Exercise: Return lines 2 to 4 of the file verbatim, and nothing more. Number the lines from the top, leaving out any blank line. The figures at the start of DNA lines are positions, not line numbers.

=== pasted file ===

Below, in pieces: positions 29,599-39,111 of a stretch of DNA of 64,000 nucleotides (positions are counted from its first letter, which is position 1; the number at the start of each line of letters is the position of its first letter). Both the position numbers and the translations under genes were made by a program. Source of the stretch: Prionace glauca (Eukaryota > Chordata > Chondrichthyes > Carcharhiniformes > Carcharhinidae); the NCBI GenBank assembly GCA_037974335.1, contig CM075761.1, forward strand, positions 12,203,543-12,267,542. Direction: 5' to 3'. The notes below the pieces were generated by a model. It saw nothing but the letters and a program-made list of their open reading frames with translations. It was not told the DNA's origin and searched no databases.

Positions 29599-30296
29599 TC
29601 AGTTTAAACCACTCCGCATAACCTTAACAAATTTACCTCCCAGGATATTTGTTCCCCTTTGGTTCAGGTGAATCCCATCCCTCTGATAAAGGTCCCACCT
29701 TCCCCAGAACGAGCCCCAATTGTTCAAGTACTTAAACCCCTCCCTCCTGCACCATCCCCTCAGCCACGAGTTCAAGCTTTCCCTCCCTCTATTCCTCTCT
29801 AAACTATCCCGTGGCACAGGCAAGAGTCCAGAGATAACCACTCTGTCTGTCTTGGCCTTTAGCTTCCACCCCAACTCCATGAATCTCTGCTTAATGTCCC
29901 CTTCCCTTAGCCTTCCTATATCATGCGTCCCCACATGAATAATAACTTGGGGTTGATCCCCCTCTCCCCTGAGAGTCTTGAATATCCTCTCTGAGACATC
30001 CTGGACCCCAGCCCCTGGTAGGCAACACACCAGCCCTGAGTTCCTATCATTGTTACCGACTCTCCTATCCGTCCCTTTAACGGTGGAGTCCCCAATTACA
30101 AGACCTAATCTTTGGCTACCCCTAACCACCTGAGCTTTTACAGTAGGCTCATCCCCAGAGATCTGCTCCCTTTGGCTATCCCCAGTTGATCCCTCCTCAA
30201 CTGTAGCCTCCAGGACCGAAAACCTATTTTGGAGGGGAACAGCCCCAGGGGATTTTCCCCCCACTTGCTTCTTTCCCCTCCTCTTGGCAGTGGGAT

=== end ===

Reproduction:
Positions 29599-30296
29599 TC
29601 AGTTTAAACCACTCCGCATAACCTTAACAAATTTACCTCCCAGGATATTTGTTCCCCTTTGGTTCAGGTGAATCCCATCCCTCTGATAAAGGTCCCACCT